'Drainspotting' in Japan: The lowest form of art
In Japan, due care and attention is paid to every element of urban design -- and the humble manhole is no exception. Artist and photographer Remo Camerota become so enamored with the art within the streets, that he decided to document them in his book "Drainspotting."
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When traveling to a new country one tends to look upwards for views of the city's architecture and other wonders. People in general perhaps, forget to look down. But when you do in Japan you will find surprise and delight in an array of colorful ornaments in the form of manhole covers, maintenance holes, utility holes, firewater holes, gas covers and electricity covers.
Japanese manhole covers, which come in a variety of designs depending on locality, utility type and manufacturer style, have caught the imagination of a growing number of "drainspotters" from around the world.
Remo Camerota first caught CNNGo's attention with his documenting of Japanese graffiti. Now he says, "I follow this topic of a more conservative form of urban art, yet avant garde and bizarre in its very nature, it's industrial design yet japanese pop culture.
"Japan's manhole covers often include a symbol specific to an area or town as part of the overall design. For example, in Kora Town, Shiga, they feature a turtle (a symbol of wisdom and longevity) for the main motif, in addition to local landmarks, festivals, trees, myths, fireworks, boats, rivers, fish and sea creatures. Fairy tale elements, dinosaurs, anime characters, or icons can all be incorporated."
In Japan, modern sewer systems began appearing during the late 19th century, and foreign engineers introduced the Japanese to modern underground sewer systems with above-ground access points. At that time manhole covers had similar geometric designs to those used in other countries. In the 1980s, one bureaucrat devised a way to make these mostly invisible systems aesthetically appreciated above ground, and the customized manhole cover was invented.
In his book, "Drainspotting," Remo discovers a variety of designs. He says, "I endeavor to describe some of them in detail with their symbol, meaning and location. I became a drainspotter purely by chance. While photographing 'Graffiti Japan' I would encounter these wonderful pieces from town to town, and I often side-tracked from the graffiti to photograph these works of art, collecting them one by one, which turned out to be like a treasure hunt and an obsession wanting to collect them all."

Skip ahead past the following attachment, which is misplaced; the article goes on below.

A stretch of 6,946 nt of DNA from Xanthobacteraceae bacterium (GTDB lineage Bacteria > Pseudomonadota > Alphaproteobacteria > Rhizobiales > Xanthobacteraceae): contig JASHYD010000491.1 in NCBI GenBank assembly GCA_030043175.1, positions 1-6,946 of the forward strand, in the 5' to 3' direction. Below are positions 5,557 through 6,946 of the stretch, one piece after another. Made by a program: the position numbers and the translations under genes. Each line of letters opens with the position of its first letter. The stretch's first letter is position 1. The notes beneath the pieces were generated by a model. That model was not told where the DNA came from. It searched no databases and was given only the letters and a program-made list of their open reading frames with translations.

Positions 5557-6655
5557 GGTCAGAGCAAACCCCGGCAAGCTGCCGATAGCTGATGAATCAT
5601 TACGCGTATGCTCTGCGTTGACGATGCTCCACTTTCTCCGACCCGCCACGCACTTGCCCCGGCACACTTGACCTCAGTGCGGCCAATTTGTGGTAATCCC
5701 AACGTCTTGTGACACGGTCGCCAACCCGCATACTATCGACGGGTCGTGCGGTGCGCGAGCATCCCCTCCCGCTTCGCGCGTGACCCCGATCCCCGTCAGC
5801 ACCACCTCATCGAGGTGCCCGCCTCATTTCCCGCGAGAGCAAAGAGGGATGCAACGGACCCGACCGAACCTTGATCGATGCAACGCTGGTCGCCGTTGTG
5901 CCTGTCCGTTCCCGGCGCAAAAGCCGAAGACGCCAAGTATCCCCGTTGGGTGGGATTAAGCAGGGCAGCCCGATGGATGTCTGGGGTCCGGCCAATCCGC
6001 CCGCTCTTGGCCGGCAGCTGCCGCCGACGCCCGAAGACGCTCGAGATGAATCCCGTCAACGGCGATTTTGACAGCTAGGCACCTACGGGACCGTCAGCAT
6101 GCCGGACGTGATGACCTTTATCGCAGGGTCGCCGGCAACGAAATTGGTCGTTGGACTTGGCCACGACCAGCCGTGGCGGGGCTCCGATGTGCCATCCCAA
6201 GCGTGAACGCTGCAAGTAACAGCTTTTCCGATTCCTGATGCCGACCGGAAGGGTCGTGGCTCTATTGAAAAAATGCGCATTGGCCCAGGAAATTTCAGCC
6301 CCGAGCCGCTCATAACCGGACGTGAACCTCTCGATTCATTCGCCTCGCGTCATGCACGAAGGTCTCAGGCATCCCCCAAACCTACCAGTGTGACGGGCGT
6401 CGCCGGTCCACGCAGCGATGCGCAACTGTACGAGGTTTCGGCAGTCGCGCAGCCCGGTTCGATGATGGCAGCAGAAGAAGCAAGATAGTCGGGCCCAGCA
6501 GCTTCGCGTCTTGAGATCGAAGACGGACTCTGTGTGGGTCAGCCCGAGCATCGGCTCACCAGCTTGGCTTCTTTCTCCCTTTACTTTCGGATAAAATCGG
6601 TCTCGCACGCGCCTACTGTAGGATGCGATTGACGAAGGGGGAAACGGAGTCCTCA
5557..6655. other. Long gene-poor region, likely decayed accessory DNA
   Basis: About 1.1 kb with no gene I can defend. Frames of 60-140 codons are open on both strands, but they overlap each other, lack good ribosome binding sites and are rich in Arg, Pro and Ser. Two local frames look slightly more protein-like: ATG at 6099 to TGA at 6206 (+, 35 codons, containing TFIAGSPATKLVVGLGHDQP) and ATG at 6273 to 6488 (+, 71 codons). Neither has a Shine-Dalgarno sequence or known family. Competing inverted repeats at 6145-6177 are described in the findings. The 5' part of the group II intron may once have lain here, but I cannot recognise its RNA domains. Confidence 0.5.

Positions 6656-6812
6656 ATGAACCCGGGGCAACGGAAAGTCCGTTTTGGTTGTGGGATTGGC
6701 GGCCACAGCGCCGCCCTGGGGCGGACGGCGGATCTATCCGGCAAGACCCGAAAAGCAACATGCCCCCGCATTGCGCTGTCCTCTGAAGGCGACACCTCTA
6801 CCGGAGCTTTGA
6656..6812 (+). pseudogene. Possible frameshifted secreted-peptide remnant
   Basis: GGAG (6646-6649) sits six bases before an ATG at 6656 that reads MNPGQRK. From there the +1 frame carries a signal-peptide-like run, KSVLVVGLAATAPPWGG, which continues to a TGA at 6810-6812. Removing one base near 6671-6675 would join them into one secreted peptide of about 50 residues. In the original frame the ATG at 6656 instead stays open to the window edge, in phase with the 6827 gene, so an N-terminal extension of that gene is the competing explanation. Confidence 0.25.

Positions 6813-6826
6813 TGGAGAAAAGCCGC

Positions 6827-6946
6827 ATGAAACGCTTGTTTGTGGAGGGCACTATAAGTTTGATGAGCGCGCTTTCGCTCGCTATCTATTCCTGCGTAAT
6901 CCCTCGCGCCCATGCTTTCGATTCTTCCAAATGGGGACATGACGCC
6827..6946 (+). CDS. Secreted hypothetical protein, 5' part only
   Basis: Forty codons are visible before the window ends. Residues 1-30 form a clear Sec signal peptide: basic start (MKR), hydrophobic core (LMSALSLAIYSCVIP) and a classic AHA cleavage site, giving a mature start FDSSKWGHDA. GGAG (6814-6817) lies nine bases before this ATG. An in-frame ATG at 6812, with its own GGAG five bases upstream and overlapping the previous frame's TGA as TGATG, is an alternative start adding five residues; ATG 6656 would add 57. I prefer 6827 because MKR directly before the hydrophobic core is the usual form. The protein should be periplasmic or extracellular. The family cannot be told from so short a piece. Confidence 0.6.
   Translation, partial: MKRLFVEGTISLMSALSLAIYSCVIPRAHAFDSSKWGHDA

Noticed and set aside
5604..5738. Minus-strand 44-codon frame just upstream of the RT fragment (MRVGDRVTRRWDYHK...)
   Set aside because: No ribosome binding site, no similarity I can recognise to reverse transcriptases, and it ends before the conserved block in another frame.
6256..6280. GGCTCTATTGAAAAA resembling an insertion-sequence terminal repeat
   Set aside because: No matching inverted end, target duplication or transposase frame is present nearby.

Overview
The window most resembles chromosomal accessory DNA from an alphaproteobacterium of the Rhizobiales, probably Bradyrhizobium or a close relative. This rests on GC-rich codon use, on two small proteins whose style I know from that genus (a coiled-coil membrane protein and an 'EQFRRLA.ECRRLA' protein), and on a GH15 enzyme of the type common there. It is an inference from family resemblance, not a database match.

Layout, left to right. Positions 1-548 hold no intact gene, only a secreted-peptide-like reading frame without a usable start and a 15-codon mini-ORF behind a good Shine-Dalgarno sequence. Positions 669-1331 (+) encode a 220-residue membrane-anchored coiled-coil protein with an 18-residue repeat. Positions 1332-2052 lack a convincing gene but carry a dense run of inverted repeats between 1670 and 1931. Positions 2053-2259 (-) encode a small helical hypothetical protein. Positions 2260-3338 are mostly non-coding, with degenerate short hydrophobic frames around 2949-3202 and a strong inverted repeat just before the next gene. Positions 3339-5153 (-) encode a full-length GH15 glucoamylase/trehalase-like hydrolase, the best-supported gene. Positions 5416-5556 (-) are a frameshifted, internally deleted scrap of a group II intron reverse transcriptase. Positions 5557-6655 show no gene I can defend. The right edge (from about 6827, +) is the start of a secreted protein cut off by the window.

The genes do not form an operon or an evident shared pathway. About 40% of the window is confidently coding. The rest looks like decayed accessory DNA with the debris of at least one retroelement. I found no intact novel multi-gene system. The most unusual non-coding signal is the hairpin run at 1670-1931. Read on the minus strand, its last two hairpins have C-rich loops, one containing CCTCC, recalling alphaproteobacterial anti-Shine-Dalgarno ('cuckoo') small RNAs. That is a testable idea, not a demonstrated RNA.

There are over 500,000 physical manholes in Tokyo and even though Japanese custom-made manhole covers cost more than generic ones, nearly 95 percent of the 1,780 municipalities in Japan sport their own specially designed manhole covers. "There are approximately 2,700 designs that we know of spread throughout Japan," says Remo, "which would mean that we would have to have many books to find them all."
The art of the hole, as it were, is something that has reached the point of a national obsession in Japan with numerous municipal departments competing against each other in the pursuit of the perfect manhole cover. The designs are not commissioned from artists, they are manufactured by a municipal foundry where they are cast and created. The City or Council will submit their ideas and symbol of choice to the foundry and their in-house designers will then create a design based on these specifications, going back and forth until the design is approved. Once right they will then cast a prototype before doing the final cast. These manhole covers are made of metal, whereas those found in Europe are generally constructed of pre-cast concrete. The metal lends itself to art in a much more subtle way. The colors are particularly striking which may appear garish to some eyes but not so to the Japanese who prefer vivid hues.
"Besides city icons and symbols there are also firewater manholes," expains Remo. "Local firefighters draw water to douse any local conflagrations. These are usually cartoon style, yellow and red and are reminiscent of manga art of old. Some of my favorites are the firewater manholes, ranging in designs from many different fire trucks to elaborate Bio costumes worn by the firemen in the design."
The art of the manhole cover may be considered low art by some, but it has reached a cult status to drainspotters around the world, with websites growing on the Internet highlighting these designs and where to find them, groups on Flickr dedicated to them and even some sewerage water treatment museums showcasing examples.
"It's innovative way to brighten up an urban area and cheer up its citizens in an unobtrusive, humble and uniquely Japanese way," says Remo.